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New Senate coalition, Democrats pledge governance, not politics | 2013 Legislature

Sen. Ed Murray - Courtesy photo
Sen. Ed Murray
— image credit: Courtesy photo

By Kylee Zabel
WNPA Olympia News Bureau

Could this be "the year of the Grand Bargain in Olympia?"

Sen. Ed Murray believes so after state House of Representative and Senate leadership members met Thursday at an Associated Press briefing to discuss priorities for the coming legislative session, all agreeing to make funding education the top priority for both houses.

The legislative session begins Monday.

With the recent formation of the Senate coalition in December, questions were raised concerning the Senate's ability to work in a bipartisan way. When asked about his priorities this session, Sen. Murray (D-District 43, Seattle), majority leader, said the goal of the body was to govern responsibly.

Referencing Alan Rosenthal, Ph.D., of Rutgers University, "Legislative bodies, by nature, need to be at points of contention and those different points need to come together. Legislative bodies that work, compromise," Murray said.

On the make-up of the hybrid organization in the Senate, Sen. Rodney Tom (D-District 48, Medina), the new Senate coalition majority leader this session, said the coalition will work in a sensible way.

"We're not doing this for window-dressing," he said.

Nevertheless, there remains some disagreement on its composition. The coalition presently has six Democratic committee chairs and six Republican committee chairs, with three committees planning to be co-chaired by one Democrat and one Republican senator.

Democratic leaders in the Senate are in favor of appointing co-chairs to each committee to make the bodies totally bipartisan, but Republicans disagree.

Having co-chairs is not a functional way to approach the session, Tom said. He would like to play to the strengths of each Senate member, allowing for power-sharing.

Murray agreed, saying there is a great opportunity to take advantage of talent this session.

Education, first and foremost

But what seemed to be on everyone's mind Thursday was education, not just on how the body politic might work.

Enumerating his caucus's priorities, House Minority Leader, Rep. Richard DeBolt (R-District 20, Chehalis), focused on addressing the looming 2018 deadline from the Supreme Court's McCleary decision directing the Legislature to add funds to close the K-12 achievement gap.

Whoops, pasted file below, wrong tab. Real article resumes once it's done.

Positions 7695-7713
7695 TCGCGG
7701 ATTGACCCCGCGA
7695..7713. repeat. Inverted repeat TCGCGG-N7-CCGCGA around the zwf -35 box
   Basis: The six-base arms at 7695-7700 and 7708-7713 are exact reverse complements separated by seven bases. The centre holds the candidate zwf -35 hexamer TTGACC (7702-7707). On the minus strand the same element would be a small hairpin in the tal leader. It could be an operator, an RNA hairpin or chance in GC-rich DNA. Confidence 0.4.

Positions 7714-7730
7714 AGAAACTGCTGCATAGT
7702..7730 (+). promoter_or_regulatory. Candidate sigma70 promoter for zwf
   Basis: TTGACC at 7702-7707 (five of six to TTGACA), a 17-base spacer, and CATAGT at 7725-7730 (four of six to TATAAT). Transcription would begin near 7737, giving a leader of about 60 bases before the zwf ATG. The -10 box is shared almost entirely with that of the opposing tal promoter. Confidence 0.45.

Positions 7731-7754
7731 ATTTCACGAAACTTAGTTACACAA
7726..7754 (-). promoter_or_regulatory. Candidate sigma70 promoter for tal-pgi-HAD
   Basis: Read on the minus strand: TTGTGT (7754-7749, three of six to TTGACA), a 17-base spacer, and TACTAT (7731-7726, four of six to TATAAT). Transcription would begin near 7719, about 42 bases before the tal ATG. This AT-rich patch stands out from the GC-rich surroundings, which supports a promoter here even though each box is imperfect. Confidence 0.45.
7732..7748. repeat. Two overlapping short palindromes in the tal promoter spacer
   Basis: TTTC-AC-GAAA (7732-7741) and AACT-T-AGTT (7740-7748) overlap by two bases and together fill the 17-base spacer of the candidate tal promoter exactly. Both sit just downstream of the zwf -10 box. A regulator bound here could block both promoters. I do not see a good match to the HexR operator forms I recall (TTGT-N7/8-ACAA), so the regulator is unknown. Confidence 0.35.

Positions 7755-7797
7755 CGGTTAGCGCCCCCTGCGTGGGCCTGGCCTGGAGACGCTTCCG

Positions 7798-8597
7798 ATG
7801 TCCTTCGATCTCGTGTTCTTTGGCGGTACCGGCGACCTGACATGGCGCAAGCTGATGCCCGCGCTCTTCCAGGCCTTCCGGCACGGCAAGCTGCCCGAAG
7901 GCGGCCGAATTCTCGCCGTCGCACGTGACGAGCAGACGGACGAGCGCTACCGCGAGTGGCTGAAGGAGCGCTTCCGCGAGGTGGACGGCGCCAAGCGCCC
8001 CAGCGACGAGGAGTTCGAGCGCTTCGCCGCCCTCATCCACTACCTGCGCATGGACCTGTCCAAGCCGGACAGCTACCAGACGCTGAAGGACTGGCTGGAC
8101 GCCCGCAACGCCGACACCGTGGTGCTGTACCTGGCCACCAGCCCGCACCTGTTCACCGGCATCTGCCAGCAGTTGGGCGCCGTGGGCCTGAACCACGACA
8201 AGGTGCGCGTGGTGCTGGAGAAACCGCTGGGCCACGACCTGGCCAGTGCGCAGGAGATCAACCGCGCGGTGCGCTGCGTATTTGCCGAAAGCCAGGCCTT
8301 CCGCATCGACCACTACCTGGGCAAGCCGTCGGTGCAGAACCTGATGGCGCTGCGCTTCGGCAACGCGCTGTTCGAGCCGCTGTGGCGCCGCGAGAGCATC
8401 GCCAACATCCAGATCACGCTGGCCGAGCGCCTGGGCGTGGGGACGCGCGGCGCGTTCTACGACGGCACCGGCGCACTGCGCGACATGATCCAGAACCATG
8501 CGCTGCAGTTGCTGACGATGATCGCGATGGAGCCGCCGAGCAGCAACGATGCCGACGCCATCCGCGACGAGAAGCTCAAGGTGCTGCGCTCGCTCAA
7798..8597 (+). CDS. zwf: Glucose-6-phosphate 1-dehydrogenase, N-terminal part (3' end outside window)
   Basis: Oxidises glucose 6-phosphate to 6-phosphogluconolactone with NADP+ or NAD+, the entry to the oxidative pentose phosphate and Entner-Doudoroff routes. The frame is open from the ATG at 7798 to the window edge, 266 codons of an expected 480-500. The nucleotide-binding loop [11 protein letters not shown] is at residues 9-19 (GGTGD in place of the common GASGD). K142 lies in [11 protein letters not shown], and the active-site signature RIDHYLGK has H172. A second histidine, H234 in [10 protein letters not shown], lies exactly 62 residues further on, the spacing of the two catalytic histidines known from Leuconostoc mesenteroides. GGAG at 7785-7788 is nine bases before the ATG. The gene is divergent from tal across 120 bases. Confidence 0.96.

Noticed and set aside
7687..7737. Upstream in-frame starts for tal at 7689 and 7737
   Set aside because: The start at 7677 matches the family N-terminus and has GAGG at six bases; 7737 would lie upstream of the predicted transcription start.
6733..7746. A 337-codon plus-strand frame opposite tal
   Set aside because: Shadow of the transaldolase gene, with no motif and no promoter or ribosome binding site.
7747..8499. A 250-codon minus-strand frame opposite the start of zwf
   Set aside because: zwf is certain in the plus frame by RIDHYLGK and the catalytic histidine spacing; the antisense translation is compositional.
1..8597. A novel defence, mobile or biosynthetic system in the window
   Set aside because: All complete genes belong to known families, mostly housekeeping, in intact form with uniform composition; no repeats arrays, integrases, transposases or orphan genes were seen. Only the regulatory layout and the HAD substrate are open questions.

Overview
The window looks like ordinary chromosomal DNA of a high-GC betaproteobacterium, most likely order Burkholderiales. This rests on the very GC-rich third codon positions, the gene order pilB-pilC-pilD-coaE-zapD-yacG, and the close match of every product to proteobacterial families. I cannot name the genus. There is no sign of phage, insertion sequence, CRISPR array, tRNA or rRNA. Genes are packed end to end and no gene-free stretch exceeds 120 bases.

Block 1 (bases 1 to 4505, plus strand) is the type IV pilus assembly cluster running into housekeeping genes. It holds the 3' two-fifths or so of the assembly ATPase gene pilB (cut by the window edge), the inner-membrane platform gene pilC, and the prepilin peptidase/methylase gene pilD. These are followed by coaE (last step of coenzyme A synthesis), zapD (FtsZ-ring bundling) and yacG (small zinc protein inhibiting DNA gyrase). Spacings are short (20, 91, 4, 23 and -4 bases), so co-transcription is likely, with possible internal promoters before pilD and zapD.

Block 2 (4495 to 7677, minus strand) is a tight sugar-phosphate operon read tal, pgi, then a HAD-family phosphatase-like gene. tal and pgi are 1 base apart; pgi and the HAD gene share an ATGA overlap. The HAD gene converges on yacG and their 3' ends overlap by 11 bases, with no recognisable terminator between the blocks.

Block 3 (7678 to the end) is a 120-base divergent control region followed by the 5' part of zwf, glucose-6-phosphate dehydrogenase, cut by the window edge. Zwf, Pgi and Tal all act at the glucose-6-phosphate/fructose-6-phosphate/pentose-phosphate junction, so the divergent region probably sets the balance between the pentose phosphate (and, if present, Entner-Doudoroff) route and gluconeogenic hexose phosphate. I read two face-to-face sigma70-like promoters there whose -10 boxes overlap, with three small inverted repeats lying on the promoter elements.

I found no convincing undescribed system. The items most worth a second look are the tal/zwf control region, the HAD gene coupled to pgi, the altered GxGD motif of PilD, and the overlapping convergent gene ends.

To make education the top priority, DeBolt said education funding needed to have a separate budget formed in a "clear and transparent manner" and decided on before any other funding in the state.

"What is more of a priority than funding it first?," DeBolt asked.

All legislators in attendance agreed that, in order to fully address the constitutional mandate on public education, revenue improvements and reforms were crucial.

According to Tom, the state allocates 43 percent of its budget to education funding.

"However, while we've recently spent more, the results have yet to show improvement," he said.

Murray credited the lack of results to current tax policies, which have placed Washington in the bottom one-third taxing states.

"When you pay for a bottom-third education system, you get bottom-third results," Murray said.

Tom entertained another method of receiving additional funds by using Internet sales tax, anticipated to produce $500 million this biennium.

But, as discussed at the conference, in order to lessen the achievement gap formed by the increasing number of poor and minority students failing to meet public education requirements, reforms must take place, the legislators said.

Speaker of the House, Rep. Frank Chopp (D-District 43, Seattle), suggested that the focus must always be on the student.

"We need to look beyond just the classroom and teacher," he said.

In doing so, he cited the Apple Health program as an example, which he said serves about 750,000 children in Washington.

To excel in school, a "student needs to be healthy and ready to learn," Chopp said.

Murray said the achievement gap is directly related to poverty in the state.

In order to effectively close the gap, the state must help "grow the middle class by helping those who are not in it," Murray said.

But Debolt argued, "If we're going to look at the education gap, we can't just use platitudes and placations about politics."

If the Legislature wanted to address poverty in its relation to public education, it shouldn't place people in more programs but rather find them a job, he said.

"The achievement gap is about putting people back to work in areas with high and persistent unemployment, DeBolt said. "If we think we're going to program our way out of it by using big government tactics, we're in serious trouble."

While all-day kindergarten sparked discussion last session, Tom urged that, in order to address the gap, legislators needed to look at dropout rates and the bottom 40 percent of students in Washington.

"Some students start behind and can never catch up," Tom said.

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